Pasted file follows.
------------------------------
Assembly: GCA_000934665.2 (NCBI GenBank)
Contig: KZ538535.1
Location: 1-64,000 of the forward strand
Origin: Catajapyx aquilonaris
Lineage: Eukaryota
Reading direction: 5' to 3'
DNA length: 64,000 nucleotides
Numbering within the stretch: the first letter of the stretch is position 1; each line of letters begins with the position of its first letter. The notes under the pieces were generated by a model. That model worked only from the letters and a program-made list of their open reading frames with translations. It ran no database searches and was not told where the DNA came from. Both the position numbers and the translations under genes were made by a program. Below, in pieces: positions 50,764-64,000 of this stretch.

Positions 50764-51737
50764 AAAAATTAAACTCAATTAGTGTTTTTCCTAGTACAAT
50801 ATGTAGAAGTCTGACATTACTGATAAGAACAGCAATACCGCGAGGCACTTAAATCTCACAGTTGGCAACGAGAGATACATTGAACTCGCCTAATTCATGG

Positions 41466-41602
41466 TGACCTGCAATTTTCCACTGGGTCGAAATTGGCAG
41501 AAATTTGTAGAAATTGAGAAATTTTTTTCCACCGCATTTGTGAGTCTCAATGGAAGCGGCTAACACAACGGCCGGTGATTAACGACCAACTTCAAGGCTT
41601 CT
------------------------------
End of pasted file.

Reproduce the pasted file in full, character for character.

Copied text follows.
Assembly: GCA_000934665.2 (NCBI GenBank)
Contig: KZ538535.1
Location: 1-64,000 of the forward strand
Origin: Catajapyx aquilonaris
Lineage: Eukaryota
Reading direction: 5' to 3'
DNA length: 64,000 nucleotides
Numbering within the stretch: the first letter of the stretch is position 1; each line of letters begins with the position of its first letter. The notes under the pieces were generated by a model. That model worked only from the letters and a program-made list of their open reading frames with translations. It ran no database searches and was not told where the DNA came from. Both the position numbers and the translations under genes were made by a program. Below, in pieces: positions 50,764-64,000 of this stretch.

Positions 50764-51737
50764 AAAAATTAAACTCAATTAGTGTTTTTCCTAGTACAAT
50801 ATGTAGAAGTCTGACATTACTGATAAGAACAGCAATACCGCGAGGCACTTAAATCTCACAGTTGGCAACGAGAGATACATTGAACTCGCCTAATTCATGG

Positions 41466-41602
41466 TGACCTGCAATTTTCCACTGGGTCGAAATTGGCAG
41501 AAATTTGTAGAAATTGAGAAATTTTTTTCCACCGCATTTGTGAGTCTCAATGGAAGCGGCTAACACAACGGCCGGTGATTAACGACCAACTTCAAGGCTT
41601 CT